I was the kind of kid for whom words came naturally, written or verbally, who liked having conversations in my own head. I would replay discussions from earlier in the day, fix the things I said by drumming up something more witty or charming. I’d create conversations I thought people might have, or conjure the words for each of my characters, quickly dashing to my notebook to scribble them down before they were forgotten. Dialogue was always my favorite part of writing.
And I’ve come to discover that dialogue is consistently the part of writing that most writers like best. Maybe because instead of just describing something in narration, we’re breathing life into characters that are meant to jump from the page. We’re infusing them with a personality of their own, allowing them to interact with the other characters and the world around them.
In my life outside of writing, I teach 8th grade English, and in our class, we often create stories. Students love dialogue, too, and they’ll include as much of it as they possibly can within their own narratives. After a few years of sifting through their bountiful back and forths on the page, I realized that there are rules to dialogue. Rules I knew as an author and needed to share, but also make accessible to teen writers. I came up with three (flexible) rules.
Dialogue must do at least one of the following, but hopefully all three: Reveal information, move the plot forward, and entertain the reader.
Perhaps the most nuanced of the rules, using dialogue to reveal information can be a little tricky. First and foremost, dialogue should feel natural, as though two people who actually exist would most certainly be having this conversation. As writers, we want to avoid over-informing the readers to the point that our characters become unrealistic. For example, if two friends were sitting in a cafe, one would never turn to the other and say, “So here we are, Fred, sitting in this cafe at the corner of Elm and First.” That would be weird. Surely, our friend Fred knows where he’s sitting. Instead, details like that can be included in the narrative.
But does this mean that important tidbits like setting should be left out of dialogue altogether? Nope. YA author of The Half-Orphan’s Handbook, Joan F. Smith, often combines elements in order to create believable dialogue. She says, “I use [dialogue] a lot to reveal information or backstory while also setting [characters] in a time and place. For example, ‘No, I’m not talking about it. Could you pass me that pepper?’ Combining these sentences helps drive the story forward while setting them in a kitchen/restaurant.”
In moving the plot forward, often tension between characters is necessary, and dialogue is a great tool to fuel this. YA author of We Are the Fire, Sam Taylor, recalled, “My first creative writing teacher taught me to avoid making dialogue too tidy, especially when characters are responding to questions or in a really emotional or high-tension scene. Their unique motivations and priorities can be revealed when characters are each taking the conversation from a slightly different angle. Often, what characters don’t say to each other is as revealing as what they do say. Especially when it’s a kid talking to an adult.”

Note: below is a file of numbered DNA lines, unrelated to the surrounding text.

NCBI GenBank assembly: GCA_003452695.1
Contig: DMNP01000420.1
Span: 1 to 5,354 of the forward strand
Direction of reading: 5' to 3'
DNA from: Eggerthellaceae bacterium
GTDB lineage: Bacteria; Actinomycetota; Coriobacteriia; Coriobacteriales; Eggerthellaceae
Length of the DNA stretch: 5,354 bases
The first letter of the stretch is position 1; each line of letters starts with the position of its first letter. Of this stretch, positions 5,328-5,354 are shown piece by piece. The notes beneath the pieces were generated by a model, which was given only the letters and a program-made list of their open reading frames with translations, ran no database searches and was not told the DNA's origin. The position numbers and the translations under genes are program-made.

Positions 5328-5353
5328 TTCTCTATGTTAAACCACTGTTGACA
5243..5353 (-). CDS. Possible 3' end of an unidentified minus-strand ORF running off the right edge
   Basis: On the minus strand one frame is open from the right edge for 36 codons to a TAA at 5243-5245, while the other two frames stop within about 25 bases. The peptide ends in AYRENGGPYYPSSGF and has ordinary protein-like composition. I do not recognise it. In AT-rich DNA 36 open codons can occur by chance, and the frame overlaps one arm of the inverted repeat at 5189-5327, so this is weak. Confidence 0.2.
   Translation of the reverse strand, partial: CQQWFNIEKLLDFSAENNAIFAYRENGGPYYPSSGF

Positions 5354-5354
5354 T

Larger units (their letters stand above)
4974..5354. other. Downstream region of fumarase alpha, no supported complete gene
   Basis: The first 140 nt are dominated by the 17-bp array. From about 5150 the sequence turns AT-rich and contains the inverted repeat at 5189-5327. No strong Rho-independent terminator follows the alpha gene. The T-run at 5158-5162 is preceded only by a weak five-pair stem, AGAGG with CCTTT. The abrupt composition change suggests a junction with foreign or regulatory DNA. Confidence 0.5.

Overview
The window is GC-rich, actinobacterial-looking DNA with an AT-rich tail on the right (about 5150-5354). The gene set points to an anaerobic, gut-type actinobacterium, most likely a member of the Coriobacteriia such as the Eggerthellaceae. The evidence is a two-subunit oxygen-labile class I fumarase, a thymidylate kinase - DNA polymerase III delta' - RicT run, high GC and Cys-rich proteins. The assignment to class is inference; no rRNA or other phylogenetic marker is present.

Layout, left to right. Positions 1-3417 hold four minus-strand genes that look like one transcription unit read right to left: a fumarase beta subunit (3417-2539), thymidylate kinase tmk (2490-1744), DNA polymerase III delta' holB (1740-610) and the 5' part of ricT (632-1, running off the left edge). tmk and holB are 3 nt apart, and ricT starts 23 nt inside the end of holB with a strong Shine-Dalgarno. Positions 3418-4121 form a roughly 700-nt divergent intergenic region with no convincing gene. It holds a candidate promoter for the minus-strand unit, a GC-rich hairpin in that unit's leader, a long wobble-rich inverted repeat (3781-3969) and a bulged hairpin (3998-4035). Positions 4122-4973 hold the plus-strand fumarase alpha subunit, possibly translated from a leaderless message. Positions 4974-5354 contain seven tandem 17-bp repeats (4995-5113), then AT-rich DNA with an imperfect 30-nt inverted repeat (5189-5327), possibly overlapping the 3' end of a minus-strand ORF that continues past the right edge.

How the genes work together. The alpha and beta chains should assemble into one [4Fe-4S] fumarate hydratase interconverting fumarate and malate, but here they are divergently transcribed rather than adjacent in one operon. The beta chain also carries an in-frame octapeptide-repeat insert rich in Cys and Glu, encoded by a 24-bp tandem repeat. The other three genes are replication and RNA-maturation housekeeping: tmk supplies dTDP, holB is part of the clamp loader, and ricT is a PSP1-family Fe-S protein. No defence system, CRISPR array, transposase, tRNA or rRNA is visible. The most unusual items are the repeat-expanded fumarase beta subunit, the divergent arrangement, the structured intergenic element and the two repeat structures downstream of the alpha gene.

For all readers, being entertained is clearly a priority, but entertainment can be achieved in a variety of ways. Following the first two rules isn't a bad way to start! But entertaining dialogue can be humorous, sad, fulfilling, exciting, romantic. The important part is that expectations are being created and met. In this sense, dialogue doesn’t always sound like everyday conversation. For example, if you met your neighbor at the grocery store unexpectedly, you might engage in some small talk. Discuss the weather, your kids little league game, how late the mailman was, and those deer that just won’t leave your prize winning tigerlilies alone. Then, you’d say your goodbyes and move on to the produce aisle. These things happen in real life, every day. But they don’t need to go into your book. Unless your neighbor is secretly snipping your tigerlilies for her own nefarious reasons, this conversation is pointless. Leave it out!
I think it’s also important to note that these are dialogue rules that I apply during revisions. During the drafting stage, it’s important to remember to play and have fun with dialogue. You’re getting to know your characters, too! And you’ll be surprised at some of the things they’ll tell you if you let them.
Erica George is a writer of young adult fiction. She is a graduate of The College of New Jersey with degrees in both English and education, and is currently an MFA student at Vermont College of Fine Arts. She resides in scenic Hunterdon County, New Jersey, but spends her summers soaking up the salty sea air on Cape Cod.
Many themes in Erica’s writing rotate around environmental activism and helping young people find their voice. When she’s not writing, you can find her exploring, whale watching, or engrossed in quality British drama with her dog at her side. Words Composed of Sea and Sky is her debut young adult novel.